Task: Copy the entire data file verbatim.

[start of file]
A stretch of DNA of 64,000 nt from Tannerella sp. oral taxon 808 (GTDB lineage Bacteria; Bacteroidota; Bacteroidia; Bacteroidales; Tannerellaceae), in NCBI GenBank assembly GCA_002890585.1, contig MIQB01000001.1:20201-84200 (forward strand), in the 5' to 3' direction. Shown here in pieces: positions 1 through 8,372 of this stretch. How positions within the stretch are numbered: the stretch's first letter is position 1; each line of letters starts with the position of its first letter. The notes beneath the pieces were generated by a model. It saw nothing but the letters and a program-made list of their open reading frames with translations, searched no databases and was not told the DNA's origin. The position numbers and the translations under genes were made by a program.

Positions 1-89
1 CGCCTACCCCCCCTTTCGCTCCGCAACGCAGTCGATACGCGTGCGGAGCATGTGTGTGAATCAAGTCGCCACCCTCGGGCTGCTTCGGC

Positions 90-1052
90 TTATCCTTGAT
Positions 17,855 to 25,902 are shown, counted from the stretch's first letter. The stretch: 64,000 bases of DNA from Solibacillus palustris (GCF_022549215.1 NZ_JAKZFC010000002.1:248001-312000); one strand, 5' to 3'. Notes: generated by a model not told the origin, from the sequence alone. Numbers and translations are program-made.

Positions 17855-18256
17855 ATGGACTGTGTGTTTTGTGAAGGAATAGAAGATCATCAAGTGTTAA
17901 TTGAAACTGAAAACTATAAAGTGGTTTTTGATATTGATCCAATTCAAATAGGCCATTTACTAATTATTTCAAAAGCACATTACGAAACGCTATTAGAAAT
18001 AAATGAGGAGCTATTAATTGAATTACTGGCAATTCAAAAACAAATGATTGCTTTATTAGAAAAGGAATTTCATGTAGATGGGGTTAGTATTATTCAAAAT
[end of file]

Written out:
A stretch of DNA of 64,000 nt from Tannerella sp. oral taxon 808 (GTDB lineage Bacteria; Bacteroidota; Bacteroidia; Bacteroidales; Tannerellaceae), in NCBI GenBank assembly GCA_002890585.1, contig MIQB01000001.1:20201-84200 (forward strand), in the 5' to 3' direction. Shown here in pieces: positions 1 through 8,372 of this stretch. How positions within the stretch are numbered: the stretch's first letter is position 1; each line of letters starts with the position of its first letter. The notes beneath the pieces were generated by a model. It saw nothing but the letters and a program-made list of their open reading frames with translations, searched no databases and was not told the DNA's origin. The position numbers and the translations under genes were made by a program.

Positions 1-89
1 CGCCTACCCCCCCTTTCGCTCCGCAACGCAGTCGATACGCGTGCGGAGCATGTGTGTGAATCAAGTCGCCACCCTCGGGCTGCTTCGGC

Positions 90-1052
90 TTATCCTTGAT
Positions 17,855 to 25,902 are shown, counted from the stretch's first letter. The stretch: 64,000 bases of DNA from Solibacillus palustris (GCF_022549215.1 NZ_JAKZFC010000002.1:248001-312000); one strand, 5' to 3'. Notes: generated by a model not told the origin, from the sequence alone. Numbers and translations are program-made.

Positions 17855-18256
17855 ATGGACTGTGTGTTTTGTGAAGGAATAGAAGATCATCAAGTGTTAA
17901 TTGAAACTGAAAACTATAAAGTGGTTTTTGATATTGATCCAATTCAAATAGGCCATTTACTAATTATTTCAAAAGCACATTACGAAACGCTATTAGAAAT
18001 AAATGAGGAGCTATTAATTGAATTACTGGCAATTCAAAAACAAATGATTGCTTTATTAGAAAAGGAATTTCATGTAGATGGGGTTAGTATTATTCAAAAT